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Knowing how color harmonies work can ease the burden of selecting a suitable home or commercial color palette. Color harmony is everywhere; if you’ve seen any two colors that look good together, that’s color harmony at work. As your leading contractors for exterior painting in Metairie, LA, here’s our quick guide to using color harmonies.

Color Wheel

The color wheel is a simple yet extremely useful tool for creating color harmonies. If you don’t have one on hand, you can search online for a simple, 12-color wheel to get you started. The color wheel is comprised of the following color groups:

  • Primary colors – Namely red, blue, and yellow.
  • Secondary colors – Combinations of any two primary colors: purple (red and blue), green (blue and yellow), and orange (red and yellow).
  • Tertiary colors – Six colors resulting from combining two adjacent colors in the primary and secondary colors: vermillion (red and orange), amber (orange and yellow), chartreuse (yellow and green), teal (blue and green), violet (blue and purple), and magenta (red and purple).

Color Harmonies

Color harmonies can be described in terms of shapes in relation to positions in the color wheel. To illustrate this and to encourage easier application on exterior painting in Mandeville, LA, think of the color wheel as a clock face with the main color in the 12 o’clock position, which we will use on all the following examples.

  • Monochromatic – This means different shades of the same color.
  • Analogous – This means three consecutive colors on a color wheel. The analogous colors would be at 11 o’clock and 1 o’clock, so if yellow is the main color, then amber and chartreuse are analogous colors.
  • Complementary – Colors that are opposite each other in a color wheel, i.e. the 6 o’clock position, such as red and green.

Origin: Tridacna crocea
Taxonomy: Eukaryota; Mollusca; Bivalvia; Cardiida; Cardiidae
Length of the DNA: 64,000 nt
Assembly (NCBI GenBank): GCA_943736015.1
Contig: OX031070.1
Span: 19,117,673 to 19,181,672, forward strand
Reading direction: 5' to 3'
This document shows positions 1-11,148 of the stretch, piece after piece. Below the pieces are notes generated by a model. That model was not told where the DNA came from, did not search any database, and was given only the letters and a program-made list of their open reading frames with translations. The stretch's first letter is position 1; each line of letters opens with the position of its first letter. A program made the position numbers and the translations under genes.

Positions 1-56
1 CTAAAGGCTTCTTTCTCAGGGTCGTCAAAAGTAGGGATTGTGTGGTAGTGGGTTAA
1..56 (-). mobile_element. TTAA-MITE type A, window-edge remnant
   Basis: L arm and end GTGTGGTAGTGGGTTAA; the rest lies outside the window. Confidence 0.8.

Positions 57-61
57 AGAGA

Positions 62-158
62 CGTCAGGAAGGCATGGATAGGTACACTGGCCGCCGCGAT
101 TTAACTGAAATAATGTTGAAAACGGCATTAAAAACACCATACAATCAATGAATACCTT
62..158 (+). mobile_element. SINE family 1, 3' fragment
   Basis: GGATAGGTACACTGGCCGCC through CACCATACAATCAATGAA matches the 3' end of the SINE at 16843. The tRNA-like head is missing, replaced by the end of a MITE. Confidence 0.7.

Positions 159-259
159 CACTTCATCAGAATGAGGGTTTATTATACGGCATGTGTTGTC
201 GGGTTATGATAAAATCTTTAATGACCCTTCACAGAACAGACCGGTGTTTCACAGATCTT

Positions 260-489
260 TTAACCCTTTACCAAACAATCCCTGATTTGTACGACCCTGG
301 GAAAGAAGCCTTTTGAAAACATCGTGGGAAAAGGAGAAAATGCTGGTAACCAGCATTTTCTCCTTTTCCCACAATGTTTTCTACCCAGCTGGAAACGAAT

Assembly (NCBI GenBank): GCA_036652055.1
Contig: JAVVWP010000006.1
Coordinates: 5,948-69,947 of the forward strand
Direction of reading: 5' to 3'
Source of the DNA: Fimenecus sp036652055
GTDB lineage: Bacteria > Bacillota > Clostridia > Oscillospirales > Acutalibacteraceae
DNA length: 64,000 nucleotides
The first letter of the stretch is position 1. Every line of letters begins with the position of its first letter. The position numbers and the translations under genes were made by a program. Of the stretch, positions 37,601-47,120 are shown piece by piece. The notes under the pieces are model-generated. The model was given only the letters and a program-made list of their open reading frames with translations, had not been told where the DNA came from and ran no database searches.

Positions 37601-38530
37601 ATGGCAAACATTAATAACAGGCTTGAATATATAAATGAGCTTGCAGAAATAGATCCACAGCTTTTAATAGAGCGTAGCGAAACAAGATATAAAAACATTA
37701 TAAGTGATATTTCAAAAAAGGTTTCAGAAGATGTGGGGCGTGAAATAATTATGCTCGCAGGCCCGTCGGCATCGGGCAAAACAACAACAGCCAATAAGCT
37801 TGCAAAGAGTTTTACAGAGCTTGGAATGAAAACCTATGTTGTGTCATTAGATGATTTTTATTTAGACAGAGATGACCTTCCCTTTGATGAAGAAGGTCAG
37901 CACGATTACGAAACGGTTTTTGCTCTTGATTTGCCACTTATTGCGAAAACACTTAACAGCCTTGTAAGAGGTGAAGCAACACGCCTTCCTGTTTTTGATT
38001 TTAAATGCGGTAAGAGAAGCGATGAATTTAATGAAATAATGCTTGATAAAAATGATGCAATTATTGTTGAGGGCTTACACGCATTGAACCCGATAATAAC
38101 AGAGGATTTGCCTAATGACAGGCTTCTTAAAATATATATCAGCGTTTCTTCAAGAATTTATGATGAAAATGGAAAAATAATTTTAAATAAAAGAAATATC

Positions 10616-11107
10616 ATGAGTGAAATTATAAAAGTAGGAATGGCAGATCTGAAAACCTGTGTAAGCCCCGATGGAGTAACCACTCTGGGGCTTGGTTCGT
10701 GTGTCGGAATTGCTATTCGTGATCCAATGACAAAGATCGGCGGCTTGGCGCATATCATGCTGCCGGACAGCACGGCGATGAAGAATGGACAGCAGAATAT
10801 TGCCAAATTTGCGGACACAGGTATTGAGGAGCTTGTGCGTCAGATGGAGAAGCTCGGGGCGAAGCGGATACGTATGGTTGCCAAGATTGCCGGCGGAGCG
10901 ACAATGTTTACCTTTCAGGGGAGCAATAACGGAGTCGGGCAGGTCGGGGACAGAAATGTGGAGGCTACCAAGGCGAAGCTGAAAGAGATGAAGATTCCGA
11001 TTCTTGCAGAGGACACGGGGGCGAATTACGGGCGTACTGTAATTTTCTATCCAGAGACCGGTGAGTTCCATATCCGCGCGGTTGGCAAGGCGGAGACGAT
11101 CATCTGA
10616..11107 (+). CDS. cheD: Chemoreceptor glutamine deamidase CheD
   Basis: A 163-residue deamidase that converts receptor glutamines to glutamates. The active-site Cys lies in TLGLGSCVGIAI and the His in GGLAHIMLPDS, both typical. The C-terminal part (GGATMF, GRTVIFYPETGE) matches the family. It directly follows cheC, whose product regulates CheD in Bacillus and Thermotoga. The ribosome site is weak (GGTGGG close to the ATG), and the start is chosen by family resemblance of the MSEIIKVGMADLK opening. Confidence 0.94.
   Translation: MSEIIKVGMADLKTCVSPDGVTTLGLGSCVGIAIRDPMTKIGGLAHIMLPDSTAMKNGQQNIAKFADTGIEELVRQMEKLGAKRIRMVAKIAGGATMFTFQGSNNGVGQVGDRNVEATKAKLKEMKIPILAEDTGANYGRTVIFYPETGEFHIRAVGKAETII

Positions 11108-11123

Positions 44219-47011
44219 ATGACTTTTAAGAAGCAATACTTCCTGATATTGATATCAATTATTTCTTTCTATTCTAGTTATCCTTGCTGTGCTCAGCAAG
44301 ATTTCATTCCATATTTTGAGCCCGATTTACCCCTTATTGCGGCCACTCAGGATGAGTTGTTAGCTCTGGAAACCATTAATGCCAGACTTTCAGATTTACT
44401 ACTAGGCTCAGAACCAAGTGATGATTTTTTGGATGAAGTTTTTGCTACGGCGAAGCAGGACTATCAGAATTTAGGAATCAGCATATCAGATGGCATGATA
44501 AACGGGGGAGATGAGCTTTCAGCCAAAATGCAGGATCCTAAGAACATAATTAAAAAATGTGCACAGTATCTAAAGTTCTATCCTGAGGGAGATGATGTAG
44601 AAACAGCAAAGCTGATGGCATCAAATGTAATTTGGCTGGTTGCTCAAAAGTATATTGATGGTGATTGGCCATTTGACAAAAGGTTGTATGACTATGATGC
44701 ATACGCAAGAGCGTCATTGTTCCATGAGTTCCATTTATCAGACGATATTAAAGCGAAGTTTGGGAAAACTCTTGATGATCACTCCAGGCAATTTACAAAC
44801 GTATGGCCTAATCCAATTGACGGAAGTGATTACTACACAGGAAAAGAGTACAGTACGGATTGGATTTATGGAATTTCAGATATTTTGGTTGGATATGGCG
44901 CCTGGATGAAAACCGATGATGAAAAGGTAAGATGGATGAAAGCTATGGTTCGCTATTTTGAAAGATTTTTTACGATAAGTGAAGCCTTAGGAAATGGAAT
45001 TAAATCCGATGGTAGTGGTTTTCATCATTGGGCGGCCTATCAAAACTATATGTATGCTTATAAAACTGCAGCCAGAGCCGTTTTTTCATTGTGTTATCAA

• Split complementary – Choose the two colors analogous to the complementary color, i.e. 5 and 7 o’clock positions. Orange would have violet and teal as its split complementary.
  • Double complement – This is two sets of complementary colors that sit next to each other, so the positions would be 12, 1, 6, and 7 o’clock.
  • Tetrad – Four hues of equal distance from each other. It can either be a perfect square (12, 3, 6, and 9 o’clock) or a rectangle (12, 2, 6 and 8 o’clock).
  • Diad – These are two colors located two steps apart in the color wheel (12 and 2 o’clock), such as magenta and violet, or teal and chartreuse.
  • Triad – These are three colors forming an equilateral triangle (12, 4 and 8 o’clock). This is the only formation where you can choose all three primaries.

Once you have decided on your color palette, remember that you don’t have to use all colors in equal amounts. Rather, choose a main color and use the others in smaller amounts, such as for trim or maybe the front entrance.

For more tips on color harmonies, ask the experts on exterior painting in Lafayette, LA. Call Mid South Coatings today at (888) 291-0090 or fill out our contact form to schedule a free, no obligation estimate.